[12] Upon accepting the First Optional Protocol to the International Covenant on Civil and Political Rights Venezuela accepts individual communications.  Office of the United Nations High Commissioner for Human Rights. “Ratification Status for Venezuela (Bolivarian Republic of)” https://tbinternet.ohchr.org/_layouts/TreatyBodyExternal/Treaty.aspx?CountryID=191&Lang=EN

 

[13] International Covenant on Civil and Political Rights, 19 December 1966, 999 UNTS 171, Can TS 1976 No 47 (entered into force 23 March 1976) [ICCPR].

[14]United Nations, Human Rights Committee, Views adopted by the Committee under article 5 (4) of the Optional Protocol, concerning communication No. 2203/2012 * , ** , ***,  International Covenant on Civil and Political Rights  (1 February 2018)  available at http://docstore.ohchr.org/SelfServices/FilesHandler.ashx?enc=6QkG1d%2fPPRiCAqhKb7yhsjvfIjqiI84ZFd1DNP1S9ELg9qInHzTjYhP92071Mypf1DUOdiJzzu6WSf8oRCUF%2f1MfZhBEh1qeT1AUigDEsV%2b%2f0tJla5CGCIkH3TbqsWGiel6C3m4QzjCiWMMcsKoMGQ%3d%3d

[15] United Nations, Human Rights Committee, Views adopted by the Committee under article 5 (4) of the Optional Protocol, concerning communication No. 2203/2012 * , ** , ***,  International Covenant on Civil and Political Rights  (1 February 2018)  available at http://docstore.ohchr.org/SelfServices/FilesHandler.ashx?enc=6QkG1d%2fPPRiCAqhKb7yhsjvfIjqiI84ZFd1DNP1S9ELg9qInHzTjYhP92071Mypf1DUOdiJzzu6WSf8oRCUF%2f1MfZhBEh1qeT1AUigDEsV%2b%2f0tJla5CGCIkH3TbqsWGiel6C3m4QzjCiWMMcsKoMGQ%3d%3d

[16]United Nations, Human Rights Committee, Views adopted by the Committee under article 5 (4) of the Optional Protocol, concerning communication No. 2203/2012 * , ** , ***,  International Covenant on Civil and Political Rights  (1 February 2018)  available at http://docstore.ohchr.org/SelfServices/FilesHandler.ashx?enc=6QkG1d%2fPPRiCAqhKb7yhsjvfIjqiI84ZFd1DNP1S9ELg9qInHzTjYhP92071Mypf1DUOdiJzzu6WSf8oRCUF%2f1MfZhBEh1qeT1AUigDEsV%2b%2f0tJla5CGCIkH3TbqsWGiel6C3m4QzjCiWMMcsKoMGQ%3d%3d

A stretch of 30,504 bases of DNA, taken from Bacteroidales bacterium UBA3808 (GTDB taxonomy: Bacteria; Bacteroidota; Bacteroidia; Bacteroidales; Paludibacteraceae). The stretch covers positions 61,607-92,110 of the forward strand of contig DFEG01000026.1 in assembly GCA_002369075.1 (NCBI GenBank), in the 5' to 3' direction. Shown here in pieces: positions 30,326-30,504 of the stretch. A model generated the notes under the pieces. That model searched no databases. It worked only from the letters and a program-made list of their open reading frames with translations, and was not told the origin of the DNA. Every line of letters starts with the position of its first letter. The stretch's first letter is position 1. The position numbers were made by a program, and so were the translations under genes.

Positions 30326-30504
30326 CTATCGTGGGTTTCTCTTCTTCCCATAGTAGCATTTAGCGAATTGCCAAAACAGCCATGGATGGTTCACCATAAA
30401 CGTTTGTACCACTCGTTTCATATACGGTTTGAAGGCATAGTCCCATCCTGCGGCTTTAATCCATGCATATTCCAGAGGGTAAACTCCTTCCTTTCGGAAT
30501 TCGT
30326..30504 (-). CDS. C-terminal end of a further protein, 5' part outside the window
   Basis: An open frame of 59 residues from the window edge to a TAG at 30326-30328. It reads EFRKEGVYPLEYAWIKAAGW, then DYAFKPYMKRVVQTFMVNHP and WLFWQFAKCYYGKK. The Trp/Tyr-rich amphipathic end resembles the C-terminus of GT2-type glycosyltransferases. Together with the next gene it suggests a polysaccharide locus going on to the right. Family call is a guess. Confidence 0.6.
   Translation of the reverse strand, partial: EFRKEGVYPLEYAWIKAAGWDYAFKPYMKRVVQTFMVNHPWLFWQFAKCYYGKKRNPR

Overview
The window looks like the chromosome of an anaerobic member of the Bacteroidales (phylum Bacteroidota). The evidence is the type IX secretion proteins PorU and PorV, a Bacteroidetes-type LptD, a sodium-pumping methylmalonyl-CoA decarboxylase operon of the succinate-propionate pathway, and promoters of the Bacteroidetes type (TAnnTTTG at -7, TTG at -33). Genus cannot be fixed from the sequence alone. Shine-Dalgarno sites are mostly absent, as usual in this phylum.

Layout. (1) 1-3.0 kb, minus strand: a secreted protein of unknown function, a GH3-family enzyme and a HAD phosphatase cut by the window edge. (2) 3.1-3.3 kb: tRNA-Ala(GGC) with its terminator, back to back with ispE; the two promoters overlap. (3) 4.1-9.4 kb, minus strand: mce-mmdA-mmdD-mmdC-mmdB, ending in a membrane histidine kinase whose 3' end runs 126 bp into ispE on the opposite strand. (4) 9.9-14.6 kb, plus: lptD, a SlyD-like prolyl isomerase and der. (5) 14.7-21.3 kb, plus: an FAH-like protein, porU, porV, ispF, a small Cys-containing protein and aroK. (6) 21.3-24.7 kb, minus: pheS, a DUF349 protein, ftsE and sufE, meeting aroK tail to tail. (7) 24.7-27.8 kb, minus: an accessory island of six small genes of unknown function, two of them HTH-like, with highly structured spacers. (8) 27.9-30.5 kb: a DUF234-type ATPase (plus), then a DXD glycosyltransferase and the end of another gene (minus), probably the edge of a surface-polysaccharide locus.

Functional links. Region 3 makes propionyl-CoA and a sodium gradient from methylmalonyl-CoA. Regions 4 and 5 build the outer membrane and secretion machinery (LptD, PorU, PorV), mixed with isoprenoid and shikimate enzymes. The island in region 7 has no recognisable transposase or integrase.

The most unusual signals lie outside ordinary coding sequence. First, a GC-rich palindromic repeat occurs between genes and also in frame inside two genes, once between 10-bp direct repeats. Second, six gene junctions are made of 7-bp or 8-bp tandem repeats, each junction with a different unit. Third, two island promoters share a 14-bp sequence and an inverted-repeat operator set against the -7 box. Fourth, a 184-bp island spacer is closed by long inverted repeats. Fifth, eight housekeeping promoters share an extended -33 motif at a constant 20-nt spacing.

[17]  International Covenant on Civil and Political Rights, 19 December 1966, 999 UNTS 171, Can TS 1976 No 47 (entered into force 23 March 1976) [ICCPR].

[18]Committee to Protect Journalists. “Journalist Luis Carlos Díaz released from detention, banned from leaving Venezuela.” April 5, 2019.  https://cpj.org/2019/04/journalist-luis-carlos-diaz-released-from-detentio.php

[19]Committee to Protect Journalists. “Journalist Luis Carlos Díaz released from detention, banned from leaving Venezuela.” April 5, 2019.  https://cpj.org/2019/04/journalist-luis-carlos-diaz-released-from-detentio.php

[20]Office of the United Nations High Commissioner for Human Rights. 2018. “Human rights violations in the Bolivarian Republic of Venezuela: a downward spiral with no end in sight.” 24. https://www.ohchr.org/Documents/Countries/VE/VenezuelaReport2018_EN.pdf 

[21]“Venezuela (Bolivarian Republic of)'s Constitution of 1999 with Amendments through 2009.” Constitute Project. https://www.constituteproject.org/constitution/Venezuela_2009.pdf

[22]Laya, Patricia, and Jose Orozco. 2019. "Venezuela Police Free Noted Journalist After Overnight Detention". Bloomberg Business, March 19 2019.